Jane Anderson’s “Mother of the Maid” is a fairly predictable family melodrama, gussied up with some interesting historical dressing. Last year, Glen Close scored a big success at New York’s Public Theater in the role of Joan of Arc’s mother, Isabelle, in a performance described in the New York Times as “triumphant.” That review described Close as a “bona fide stage star at the height of her powers.” And that is the point of this play: it is designed as an emotional showcase for an actress of a certain age to pull out the stops.
Happily, with the great Sherman Fracher in the same part, Marin Theatre Company also has a “bona fide stage star at the height of her powers.” She may not have the cache of an academy-award winning movie star, but she surely has the chops! Fracher’s “Mother of the Maid” is passionate, smart, earthy, loving, joyful, and inspiring. The part calls for an operatic range of emotion, and Fracher never flags in delivering the goods.
She discovers with astonishment that her daughter is a saint, follows her military career, fights with Joan’s father to let Joan find her destiny, struggles with her son, and, eventually visits both the French Court (where she more than holds her own, in spite of a lack of “breeding”) and ultimately England to stand by her daughter when she is burned at the stake. The emotional ride is fabulous.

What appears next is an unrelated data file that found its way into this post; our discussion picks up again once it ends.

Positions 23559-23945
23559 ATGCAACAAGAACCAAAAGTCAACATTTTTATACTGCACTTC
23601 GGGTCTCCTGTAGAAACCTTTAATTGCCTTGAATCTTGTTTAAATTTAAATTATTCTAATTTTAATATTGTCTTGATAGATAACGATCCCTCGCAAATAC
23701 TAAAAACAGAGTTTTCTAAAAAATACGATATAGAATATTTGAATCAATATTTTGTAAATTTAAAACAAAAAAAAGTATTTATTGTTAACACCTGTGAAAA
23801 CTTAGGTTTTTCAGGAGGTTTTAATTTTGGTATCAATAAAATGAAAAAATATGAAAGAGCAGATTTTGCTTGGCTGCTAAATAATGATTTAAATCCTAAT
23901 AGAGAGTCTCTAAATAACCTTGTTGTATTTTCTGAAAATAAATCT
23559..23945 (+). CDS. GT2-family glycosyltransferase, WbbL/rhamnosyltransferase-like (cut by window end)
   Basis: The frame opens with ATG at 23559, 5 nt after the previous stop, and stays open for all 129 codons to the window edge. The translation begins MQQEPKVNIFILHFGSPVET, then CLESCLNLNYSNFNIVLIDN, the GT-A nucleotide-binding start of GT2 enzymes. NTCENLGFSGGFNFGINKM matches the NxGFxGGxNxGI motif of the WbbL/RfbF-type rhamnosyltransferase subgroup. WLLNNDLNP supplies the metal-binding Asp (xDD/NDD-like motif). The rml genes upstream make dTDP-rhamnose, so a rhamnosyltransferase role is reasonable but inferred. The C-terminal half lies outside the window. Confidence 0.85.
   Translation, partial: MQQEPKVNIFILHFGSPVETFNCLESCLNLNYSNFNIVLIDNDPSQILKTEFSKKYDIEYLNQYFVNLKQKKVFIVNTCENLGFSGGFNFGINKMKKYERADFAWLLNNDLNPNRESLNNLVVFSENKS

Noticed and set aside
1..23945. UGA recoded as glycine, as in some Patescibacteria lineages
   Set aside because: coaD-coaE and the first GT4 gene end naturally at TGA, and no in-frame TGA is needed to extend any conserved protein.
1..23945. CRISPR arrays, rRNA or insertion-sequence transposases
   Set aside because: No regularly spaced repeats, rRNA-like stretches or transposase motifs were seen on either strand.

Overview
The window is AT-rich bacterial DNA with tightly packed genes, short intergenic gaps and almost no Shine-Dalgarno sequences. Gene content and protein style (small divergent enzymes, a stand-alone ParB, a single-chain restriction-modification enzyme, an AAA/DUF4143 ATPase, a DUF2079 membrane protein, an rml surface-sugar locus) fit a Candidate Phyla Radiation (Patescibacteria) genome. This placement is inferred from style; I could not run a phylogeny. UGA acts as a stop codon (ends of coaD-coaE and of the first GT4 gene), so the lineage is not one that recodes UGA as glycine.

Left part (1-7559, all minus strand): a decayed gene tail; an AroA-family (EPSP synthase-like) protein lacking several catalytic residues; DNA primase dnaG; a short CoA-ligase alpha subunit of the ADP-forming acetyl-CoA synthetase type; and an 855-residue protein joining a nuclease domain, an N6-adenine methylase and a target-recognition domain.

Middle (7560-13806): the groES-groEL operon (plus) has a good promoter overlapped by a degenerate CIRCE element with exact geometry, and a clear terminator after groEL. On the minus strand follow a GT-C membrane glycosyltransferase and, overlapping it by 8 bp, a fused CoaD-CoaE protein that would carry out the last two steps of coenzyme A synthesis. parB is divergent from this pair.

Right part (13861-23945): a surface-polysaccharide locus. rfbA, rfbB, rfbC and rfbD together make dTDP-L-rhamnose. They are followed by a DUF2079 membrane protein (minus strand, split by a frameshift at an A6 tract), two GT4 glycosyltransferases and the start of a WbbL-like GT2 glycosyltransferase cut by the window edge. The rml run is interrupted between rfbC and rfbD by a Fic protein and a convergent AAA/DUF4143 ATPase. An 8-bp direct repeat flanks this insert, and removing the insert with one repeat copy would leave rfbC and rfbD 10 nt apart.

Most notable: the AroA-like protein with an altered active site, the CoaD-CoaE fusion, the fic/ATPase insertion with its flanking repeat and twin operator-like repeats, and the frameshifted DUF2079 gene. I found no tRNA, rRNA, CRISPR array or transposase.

While Fracher is clearly the star of the story, she is more than ably supported by Rosie Hallett as the vibrant, talented Joan, and Scott Coopwood, as her husband Jacques Arc. The family scenes among the three of them (with the addition of Brennan Pickman-Thoon as Joan’s ambitious brother Pierre) are the heart of the play, and they work beautifully.
Robert Sicular as a very politic priest and Liz Sklar as a well-meaning Lady of the Court are also excellent.
As literature, “Mother of the Maid” is well constructed and straight forward, but nothing special. As a vehicle for Sherman Fracher in the titular role, it is very fine indeed.
Sets and costumes by Sean Fanning and Sarah Smith, respectively, are just the thing, providing the necessary historical pageantry. And other design elements (Chris Lundahl’s lighting and Sara Huddleston’s sound) are excellent. Original music by Chris Houston, performed by vocalist and cellist Penina Biddle-Gottesman, supports the text quite well.
“Mother of the Maid” continues at Marin Theatre Company through December 15th. For further information, click here.
Rating: *** (For an explanation of TheatreStorm’s rating scale, click here.)
“Mother of the Maid” by Jane Anderson. Directed by Jason Minadakis. Scenic Designer: Sean Fanning. Costume Designer: Sarah Smith. Lighting Designer: Chris Lundahl. Sound Designer: Sara Huddleston. Composer: Chris Houston.
Cast: Jacques Arc: Scott Coopwood. Isabelle Arc: Sherman Fracher. Joan Arc: Rosie Hallett. Pierre Arc: Brennan Pickman-Thoon. Father Gilbert: Robert Sicular. Lady of the Court: LIz Sklar.